Lots of other great answers here. But I want to focus on how someone might read your three examples, that wouldn't match what you're trying to tell them:

  1. "... I was left with no option but to restructure the entire business' processes..." I would assume this was a working system, and be very skeptical that this amount of work was necessary, opening up questions on whether you can remain focused on what is needed, not what your idealism wants to pursue.

  2. "I took over an environment with nothing but room for improvement." This could mean that anyone could have done almost anything to make this system better, and doesn't highlight your contributions.

  3. "Took over a critically mis-configured environment." Again, this doesn't highlight your successes.

As others have said, show quantifiable success, like 'enhanced system to allow 25% growth' or 'delivered $2 billion in increased revenue' or 'reduced time-to-pay by 18 days per month', etc.

  • Hmmm. Yeah. I read those quotes and they do nothing for me.
    – DKNguyen
    Commented Jun 21, 2022 at 20:45
  • +1 "mis-configured" could mean you set foobar to 1 instead of 0, not really the story you are trying to tell!!
    – deep64blue
    Commented Jun 21, 2022 at 21:30

"Managed and made improvements to a legacy system which was not fit for purpose."

The word "Managed" suggests you took charge & coped well. "Made improvements" suggests you left things in a better place than when you found them. This gives the sentence a positive spin right from the start.

"Legacy" suggests it was old / clunky / already there when you found it - i.e. not your fault! (Maybe use "pre-existing" if you don't like the word legacy.) And "not fit for purpose" is professional way of describing your nightmare without sounding too opinionated.

Overall, this phrase is concise enough to be a bullet-point on a resume; which can be embellished in person if questioned about it.


I say tell your story.

It flies against some of the other advice here and against advice you might get from an employability expert on the subject of CVs/Resumes but it's what I'd do.

I see no harm in bigging yourself up by saying that you worked on a particularly difficult project BUT any language that you use to do so shouldn't just be derogatory. It should serve a narative purpose. Avoid words like bad and variations that aren't descriptive beyond indicating negativity. Instead use terms like convoluted, overengineered, not fit for purpose, etc. But even then, context is important.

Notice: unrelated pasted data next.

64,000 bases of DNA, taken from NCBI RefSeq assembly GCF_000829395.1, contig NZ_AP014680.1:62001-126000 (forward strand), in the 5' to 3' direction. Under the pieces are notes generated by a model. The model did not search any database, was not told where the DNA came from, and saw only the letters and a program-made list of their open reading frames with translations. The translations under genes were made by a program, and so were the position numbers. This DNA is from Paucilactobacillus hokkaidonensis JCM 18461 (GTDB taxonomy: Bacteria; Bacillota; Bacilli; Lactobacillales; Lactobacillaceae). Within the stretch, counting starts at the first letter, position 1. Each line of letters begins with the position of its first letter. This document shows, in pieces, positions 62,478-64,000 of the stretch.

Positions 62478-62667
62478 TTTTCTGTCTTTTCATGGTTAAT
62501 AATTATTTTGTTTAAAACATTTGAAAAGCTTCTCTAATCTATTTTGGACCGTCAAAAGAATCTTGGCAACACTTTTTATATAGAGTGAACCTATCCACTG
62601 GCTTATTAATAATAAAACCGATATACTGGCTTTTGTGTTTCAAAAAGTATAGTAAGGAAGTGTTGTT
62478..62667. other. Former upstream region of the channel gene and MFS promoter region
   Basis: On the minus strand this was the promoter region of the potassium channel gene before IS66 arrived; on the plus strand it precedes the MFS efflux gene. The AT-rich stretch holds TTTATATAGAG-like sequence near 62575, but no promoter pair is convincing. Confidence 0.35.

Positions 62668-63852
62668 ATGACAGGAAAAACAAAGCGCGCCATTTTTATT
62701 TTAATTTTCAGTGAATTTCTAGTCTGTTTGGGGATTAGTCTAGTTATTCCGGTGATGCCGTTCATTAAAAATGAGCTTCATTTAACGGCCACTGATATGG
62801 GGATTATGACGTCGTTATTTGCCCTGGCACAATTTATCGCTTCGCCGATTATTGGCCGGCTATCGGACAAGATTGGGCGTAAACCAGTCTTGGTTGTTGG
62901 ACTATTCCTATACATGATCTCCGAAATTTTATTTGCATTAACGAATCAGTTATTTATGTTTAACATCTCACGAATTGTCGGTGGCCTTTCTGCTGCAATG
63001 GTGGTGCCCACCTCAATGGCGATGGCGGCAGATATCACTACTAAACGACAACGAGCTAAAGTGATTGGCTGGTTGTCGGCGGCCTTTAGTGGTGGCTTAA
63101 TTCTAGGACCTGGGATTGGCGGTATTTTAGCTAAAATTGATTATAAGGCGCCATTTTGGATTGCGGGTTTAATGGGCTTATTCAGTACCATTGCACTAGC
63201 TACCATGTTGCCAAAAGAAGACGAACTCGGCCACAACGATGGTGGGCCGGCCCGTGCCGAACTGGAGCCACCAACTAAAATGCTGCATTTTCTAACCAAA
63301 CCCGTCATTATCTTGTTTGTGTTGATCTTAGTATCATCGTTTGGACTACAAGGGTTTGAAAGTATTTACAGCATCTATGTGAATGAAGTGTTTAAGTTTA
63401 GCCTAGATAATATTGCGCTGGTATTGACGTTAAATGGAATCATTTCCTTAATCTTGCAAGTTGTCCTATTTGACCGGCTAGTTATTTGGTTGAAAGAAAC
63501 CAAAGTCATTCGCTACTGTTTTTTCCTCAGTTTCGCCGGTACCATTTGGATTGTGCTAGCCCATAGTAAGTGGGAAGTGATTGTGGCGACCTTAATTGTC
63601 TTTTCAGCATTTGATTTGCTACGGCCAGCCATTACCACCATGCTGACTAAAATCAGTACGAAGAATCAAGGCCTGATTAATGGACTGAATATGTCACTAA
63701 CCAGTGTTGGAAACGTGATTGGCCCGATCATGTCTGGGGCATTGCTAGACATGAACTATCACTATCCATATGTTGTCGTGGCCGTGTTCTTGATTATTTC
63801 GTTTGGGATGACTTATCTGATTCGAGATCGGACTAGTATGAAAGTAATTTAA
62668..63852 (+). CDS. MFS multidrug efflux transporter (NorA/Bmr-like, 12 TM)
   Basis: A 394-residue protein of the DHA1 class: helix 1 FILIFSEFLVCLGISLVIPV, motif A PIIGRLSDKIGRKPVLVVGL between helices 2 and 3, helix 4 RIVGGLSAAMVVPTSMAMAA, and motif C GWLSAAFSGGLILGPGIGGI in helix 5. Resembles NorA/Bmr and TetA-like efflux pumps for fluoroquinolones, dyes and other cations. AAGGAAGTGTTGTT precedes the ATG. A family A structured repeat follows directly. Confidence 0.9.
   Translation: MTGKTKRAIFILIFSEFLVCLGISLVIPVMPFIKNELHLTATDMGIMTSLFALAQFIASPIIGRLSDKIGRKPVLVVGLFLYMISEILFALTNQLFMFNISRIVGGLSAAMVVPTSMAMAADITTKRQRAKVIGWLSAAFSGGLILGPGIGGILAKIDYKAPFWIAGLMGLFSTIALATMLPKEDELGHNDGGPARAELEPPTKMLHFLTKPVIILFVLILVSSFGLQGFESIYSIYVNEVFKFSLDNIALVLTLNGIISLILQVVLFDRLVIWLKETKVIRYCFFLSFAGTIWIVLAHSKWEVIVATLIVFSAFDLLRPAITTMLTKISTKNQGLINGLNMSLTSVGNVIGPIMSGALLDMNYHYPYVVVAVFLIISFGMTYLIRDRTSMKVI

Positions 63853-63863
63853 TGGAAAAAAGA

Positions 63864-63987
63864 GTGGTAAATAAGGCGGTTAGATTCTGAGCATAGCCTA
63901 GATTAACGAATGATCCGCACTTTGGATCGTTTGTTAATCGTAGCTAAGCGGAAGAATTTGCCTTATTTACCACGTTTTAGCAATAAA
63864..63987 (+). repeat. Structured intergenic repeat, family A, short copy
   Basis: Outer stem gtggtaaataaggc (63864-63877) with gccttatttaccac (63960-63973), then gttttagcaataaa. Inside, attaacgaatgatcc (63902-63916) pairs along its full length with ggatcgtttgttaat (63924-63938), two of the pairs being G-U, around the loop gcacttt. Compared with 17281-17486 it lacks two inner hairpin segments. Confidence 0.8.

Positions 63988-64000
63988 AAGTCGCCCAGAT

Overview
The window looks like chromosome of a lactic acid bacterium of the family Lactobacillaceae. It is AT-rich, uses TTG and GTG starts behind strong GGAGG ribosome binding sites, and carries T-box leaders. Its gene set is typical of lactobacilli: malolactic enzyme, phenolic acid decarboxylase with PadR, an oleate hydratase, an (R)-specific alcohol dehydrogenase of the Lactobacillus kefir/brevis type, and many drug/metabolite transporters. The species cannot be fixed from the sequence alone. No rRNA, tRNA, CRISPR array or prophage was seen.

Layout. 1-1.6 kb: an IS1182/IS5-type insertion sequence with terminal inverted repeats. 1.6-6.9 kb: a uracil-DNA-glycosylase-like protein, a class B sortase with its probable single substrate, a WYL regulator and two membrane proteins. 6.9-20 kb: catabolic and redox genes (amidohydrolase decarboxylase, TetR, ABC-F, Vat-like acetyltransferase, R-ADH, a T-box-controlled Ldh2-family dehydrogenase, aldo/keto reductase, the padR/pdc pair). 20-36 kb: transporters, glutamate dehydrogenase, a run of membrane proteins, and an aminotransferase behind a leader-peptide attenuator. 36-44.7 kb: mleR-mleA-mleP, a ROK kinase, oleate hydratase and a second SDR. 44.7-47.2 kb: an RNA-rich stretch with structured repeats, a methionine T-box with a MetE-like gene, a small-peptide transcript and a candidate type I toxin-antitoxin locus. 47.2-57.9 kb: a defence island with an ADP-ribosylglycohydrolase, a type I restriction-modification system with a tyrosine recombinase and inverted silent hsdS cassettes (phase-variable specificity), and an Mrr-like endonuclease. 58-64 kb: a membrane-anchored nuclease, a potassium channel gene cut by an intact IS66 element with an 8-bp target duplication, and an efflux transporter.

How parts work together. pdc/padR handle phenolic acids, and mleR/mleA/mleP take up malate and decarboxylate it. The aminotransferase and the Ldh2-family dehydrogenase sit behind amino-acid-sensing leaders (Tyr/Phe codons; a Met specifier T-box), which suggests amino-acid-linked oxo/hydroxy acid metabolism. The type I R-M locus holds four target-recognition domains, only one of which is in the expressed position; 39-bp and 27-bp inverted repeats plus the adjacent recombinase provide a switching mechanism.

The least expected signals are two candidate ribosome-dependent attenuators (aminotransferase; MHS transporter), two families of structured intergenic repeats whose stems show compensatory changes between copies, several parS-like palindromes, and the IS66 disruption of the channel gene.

I've spend a lot of time working on a less-than-optimal application at the core of a large chunk of a large, multi-national company. It should be strategically thrown away and replaced with a custom solution instead. But, having said my piece, my mandate is nevertheless to polish the turd and make it useable. But that's not what I'd stick on a CV.

And maybe you'll feel you can't go into too many specifics because word count and confidentiality. That's fine. But you might be doing yourself an injustice.

Something like:

"I have extensive experience taking existing applications with many faults and improving them. One such application, deeply rooted in my client's organisation had a hastily designed UX that proved difficult and time-consuming to navigate; it was prone to crashes and resource hungry; it had a database schema that made report creation very difficult; and while the application had an API and could be configured to call custom executables triggered by certain events, what the client company was making do with when I was brought in was not fit for purpose.

By the time I left the project, I had increased the speed of the average user's end to end work process by reducing load times by over 80%. By refactoring and debugging the custom executables, crashes too were reduced from around 80-100 reported incidents per week to 0-2. The UX was unchanged in the core product, but I was able to build a separate, custom interface hosted on the client’s intranet that boasted a clean interface, designed in partnership with key users, that better met user needs and, because I acquired such a wholesome understanding of their business logic, even automated some of the core application’s biggest pain-points. And, finally, after studying the database schema I was able to create a number of custom views that better fit the needs of the client's data analysts."

This is wordy. It's less than perfect in other ways too. But I'd want to meet anyone who submitted a resume with something of a project history like this on it.

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    I like this answer the best, because instead of qualifying the system with unsupported like "misconfigured," "mismanaged", or "poorly assembled," it describes the impact or limitations of the system objectively. It crashed, it was resource-constrained, sales were lost because it didn't meet customer needs, or whatever. Without objective descriptions like these, I could wonder if the candidate just invented an excuse to fix an ain't-broke system to suit their personal aesthetic.
    – erickson
    Commented Jun 22, 2022 at 16:14
  • This is far too wordy for a resume. It might fit in a cover letter, though.
    – nick012000
    Commented Jun 24, 2022 at 2:14